It doesn’t look dead…

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Dead Sea, Israel, January 2016. Camera pointer: Galen Dalrymple.

I wasn’t prepared for what I saw. I’m not really sure what I expected the Dead Sea to look like, but I didn’t expect it to be a spectacular blue color. It looks so inviting and alive, yet you don’t see boats on the water, nor do you see fish jump.

The Dead Sea is also called the Salt Sea. The surface and shore of the sea is 1407 feet below sea level, making it the lowest place on land on the face of the planet. The sea is 997 feet deep, making it the deepest hypersaline body of water on the planet.  The water is 34.2% saline, 9.6 times more salty than the ocean, but it isn’t the saltiest body of water on earth. It is 31 miles long and 9 miles wide at its widest point, but no animals live in it due to the salt and minerals. In has only been recently that I’m told they did discover some bacteria that live in the sea, but that’s it. Nada. Zero. Zilch.

The sea attracts visitors from around the world and around the Mediterranean basin for thousands of years. In the Bible, it is a place of refuge for King David as he flees from King Saul and his envious rage. Herod the Great used it as one of the world’s first health resorts. It has produced as wide variety of products, from asphalt for Egyptian mummification to minerals for fertilizers. The salt and minerals are also used to create cosmetics and herbal products. Because the Dead Sea water has a density of 1.24 kg/liter, it truly takes no effort to float…just squat down into the water, lean back, and stick your hands and feet up in the air and voila…you’re floating effortlessly! (It was fun!)

But, you can’t stay in the water too long or you’ll start to have a burning sensation. If you swallow the water, they warn you to tell someone so you can be treated, or, as one of the signs I saw stated, you could die. It’s not to be messed with, but it was far more beautiful than I ever imagined. I pictured something of a dingy green/brown color, but not this!

ON THIS DAY IN HISTORY: in 1942, the largest and most luxurious ocean liner on the seas at that time, France’s Normandie, caught fire while in the process of being converted for military use by the United States.

The Normandie, built in 1931, was the first ship to be constructed in accordance with the guidelines laid down in the 1929 Convention for Safety of Life at Sea. It was also enormous, measuring 1,029 feet long and 119 feet wide and displacing 85,000 tons of water. It offered passengers seven accommodation classes (including the new “tourist” class, as opposed to the old “third” class, commonly known as “steerage”) and 1,975 berths. It took a crew of more than 1,300 to work her. Despite its size, it was also fast: capable of 32.1 knots. The liner was launched in 1932 and made its first transatlantic crossing in 1935. In 1937, it was reconfigured with four-bladed propellers, which meant it could cross the Atlantic in less than four days.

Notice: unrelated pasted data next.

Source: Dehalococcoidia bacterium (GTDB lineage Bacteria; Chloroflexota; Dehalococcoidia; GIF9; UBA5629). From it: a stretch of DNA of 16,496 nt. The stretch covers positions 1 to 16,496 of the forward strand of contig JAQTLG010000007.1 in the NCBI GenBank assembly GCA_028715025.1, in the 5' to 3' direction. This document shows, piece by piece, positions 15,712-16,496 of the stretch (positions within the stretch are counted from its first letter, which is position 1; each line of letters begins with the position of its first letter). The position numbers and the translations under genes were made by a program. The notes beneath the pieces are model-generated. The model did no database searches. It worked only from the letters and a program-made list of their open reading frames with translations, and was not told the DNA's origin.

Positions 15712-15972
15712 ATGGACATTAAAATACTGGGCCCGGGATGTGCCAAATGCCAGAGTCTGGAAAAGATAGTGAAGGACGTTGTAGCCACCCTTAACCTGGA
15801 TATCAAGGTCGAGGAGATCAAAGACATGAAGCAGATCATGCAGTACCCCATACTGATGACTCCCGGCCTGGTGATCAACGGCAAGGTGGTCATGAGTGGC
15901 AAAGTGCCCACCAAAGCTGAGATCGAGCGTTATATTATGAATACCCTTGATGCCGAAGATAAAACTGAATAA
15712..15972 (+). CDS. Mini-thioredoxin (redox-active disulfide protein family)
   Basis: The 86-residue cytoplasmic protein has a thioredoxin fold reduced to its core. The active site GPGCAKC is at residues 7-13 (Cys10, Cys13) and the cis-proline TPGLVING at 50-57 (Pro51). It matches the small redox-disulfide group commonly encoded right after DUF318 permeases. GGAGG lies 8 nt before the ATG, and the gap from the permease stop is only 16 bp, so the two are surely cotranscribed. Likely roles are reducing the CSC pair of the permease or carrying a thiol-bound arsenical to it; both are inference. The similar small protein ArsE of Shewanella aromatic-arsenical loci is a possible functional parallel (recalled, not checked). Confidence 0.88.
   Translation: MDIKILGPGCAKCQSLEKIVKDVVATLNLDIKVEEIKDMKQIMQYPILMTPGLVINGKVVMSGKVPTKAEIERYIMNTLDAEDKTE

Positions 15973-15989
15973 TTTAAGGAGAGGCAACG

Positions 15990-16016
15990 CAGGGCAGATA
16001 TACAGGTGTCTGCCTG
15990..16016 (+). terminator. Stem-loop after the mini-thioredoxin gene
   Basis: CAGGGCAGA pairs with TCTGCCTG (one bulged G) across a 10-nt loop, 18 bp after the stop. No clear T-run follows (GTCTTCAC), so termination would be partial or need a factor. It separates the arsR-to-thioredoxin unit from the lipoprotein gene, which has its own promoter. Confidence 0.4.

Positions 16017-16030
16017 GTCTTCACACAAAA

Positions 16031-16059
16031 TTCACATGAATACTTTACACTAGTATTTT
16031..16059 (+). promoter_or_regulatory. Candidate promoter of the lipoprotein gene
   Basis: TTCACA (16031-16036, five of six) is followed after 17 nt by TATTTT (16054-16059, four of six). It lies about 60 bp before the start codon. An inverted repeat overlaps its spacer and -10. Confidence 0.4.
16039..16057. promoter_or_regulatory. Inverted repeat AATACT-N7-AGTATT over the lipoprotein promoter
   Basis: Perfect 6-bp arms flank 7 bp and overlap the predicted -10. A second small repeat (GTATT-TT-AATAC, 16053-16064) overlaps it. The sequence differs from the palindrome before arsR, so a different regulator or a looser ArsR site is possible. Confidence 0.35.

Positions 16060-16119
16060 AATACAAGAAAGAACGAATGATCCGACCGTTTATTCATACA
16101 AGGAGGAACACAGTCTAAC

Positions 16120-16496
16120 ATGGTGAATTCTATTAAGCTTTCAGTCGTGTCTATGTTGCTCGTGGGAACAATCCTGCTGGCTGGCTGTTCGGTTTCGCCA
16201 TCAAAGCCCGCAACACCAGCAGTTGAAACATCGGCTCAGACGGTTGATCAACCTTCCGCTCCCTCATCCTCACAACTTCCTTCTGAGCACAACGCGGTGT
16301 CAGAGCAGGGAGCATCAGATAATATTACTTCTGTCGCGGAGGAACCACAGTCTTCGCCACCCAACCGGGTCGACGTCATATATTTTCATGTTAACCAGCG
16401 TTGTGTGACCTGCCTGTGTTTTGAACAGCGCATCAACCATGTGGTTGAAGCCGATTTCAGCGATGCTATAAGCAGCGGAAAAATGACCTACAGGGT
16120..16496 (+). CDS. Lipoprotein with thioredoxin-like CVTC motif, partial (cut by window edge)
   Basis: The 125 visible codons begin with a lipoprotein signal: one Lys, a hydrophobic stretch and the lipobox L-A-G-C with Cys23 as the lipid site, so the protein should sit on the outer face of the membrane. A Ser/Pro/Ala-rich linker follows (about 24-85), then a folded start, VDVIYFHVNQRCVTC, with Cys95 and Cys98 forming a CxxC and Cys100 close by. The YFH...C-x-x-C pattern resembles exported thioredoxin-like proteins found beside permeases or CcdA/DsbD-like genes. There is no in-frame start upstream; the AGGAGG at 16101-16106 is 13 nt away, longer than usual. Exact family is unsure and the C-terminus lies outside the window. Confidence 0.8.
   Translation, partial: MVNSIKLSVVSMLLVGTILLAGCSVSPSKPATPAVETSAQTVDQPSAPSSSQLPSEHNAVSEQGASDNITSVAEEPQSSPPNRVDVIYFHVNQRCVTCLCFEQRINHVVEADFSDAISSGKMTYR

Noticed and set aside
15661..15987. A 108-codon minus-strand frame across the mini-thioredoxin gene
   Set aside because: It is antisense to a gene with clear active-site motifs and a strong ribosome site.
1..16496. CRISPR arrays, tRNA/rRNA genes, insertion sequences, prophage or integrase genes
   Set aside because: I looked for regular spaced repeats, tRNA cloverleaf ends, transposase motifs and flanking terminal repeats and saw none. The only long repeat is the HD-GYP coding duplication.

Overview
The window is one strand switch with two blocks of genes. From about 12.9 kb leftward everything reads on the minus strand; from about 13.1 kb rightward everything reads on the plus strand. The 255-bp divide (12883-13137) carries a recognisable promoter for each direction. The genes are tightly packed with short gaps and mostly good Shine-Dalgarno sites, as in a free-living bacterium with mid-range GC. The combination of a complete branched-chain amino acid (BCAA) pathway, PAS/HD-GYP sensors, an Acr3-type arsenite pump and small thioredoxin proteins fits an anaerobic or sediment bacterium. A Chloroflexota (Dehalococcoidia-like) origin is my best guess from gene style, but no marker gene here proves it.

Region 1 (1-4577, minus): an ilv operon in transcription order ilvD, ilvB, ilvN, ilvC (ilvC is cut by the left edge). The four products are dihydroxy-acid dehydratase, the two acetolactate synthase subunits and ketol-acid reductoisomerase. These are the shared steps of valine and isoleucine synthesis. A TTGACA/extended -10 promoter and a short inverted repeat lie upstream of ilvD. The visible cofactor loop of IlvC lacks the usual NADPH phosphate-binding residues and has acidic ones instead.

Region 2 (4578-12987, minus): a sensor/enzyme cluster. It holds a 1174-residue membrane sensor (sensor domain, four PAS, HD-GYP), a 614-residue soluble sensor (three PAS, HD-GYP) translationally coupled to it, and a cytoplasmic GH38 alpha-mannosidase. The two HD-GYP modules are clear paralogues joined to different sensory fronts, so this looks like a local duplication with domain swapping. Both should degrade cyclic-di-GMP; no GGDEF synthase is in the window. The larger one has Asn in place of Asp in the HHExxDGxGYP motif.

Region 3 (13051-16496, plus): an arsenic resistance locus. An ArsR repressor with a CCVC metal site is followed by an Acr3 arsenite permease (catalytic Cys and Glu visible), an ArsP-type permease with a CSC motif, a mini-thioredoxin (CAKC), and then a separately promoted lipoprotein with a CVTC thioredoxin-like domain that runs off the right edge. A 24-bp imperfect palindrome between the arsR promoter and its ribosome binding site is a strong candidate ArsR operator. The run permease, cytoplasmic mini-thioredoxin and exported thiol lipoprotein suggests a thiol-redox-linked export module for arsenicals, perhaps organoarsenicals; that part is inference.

When France surrendered to the Germans in June 1940, and the puppet Vichy regime was installed, the Normandie was in dock at New York City. The Navy immediately placed it in “protective custody,” since the U.S. government did not want a ship of such size and speed to fall into the hands of the Germans, which it certainly would if it returned to France. In November 1941, Time magazine ran an article stating that in the event of the United States’ involvement in the war, the Navy would seize the liner altogether and turn it into an aircraft carrier. It also elaborated on how the design of the ship made such a conversion relatively simple. When the Navy did take control of the ship, shortly after Pearl Harbor, it began the conversion of the liner–but to a troop ship, renamed the USS Lafayette in honor of the French general who aided the American colonies in their original quest for independence.

The Lafayette never served its new purpose, as it caught fire and capsized. Sabotage was originally suspected, but the likely cause was sparks from a welder’s torch. Although the ship was finally righted, the massive salvage operation cost $3,750,000 and the fire damage made any hope of employing the vessel impossible. It was scrapped–literally chopped up for scrap metal–in 1946.

TRIVIA FOR TODAY: In the mountain communities of Appalachia, whole families were reduced to dandelions and blackberries for their basic diet during the Depression. Some children were so hungry, they chewed on their own hands.

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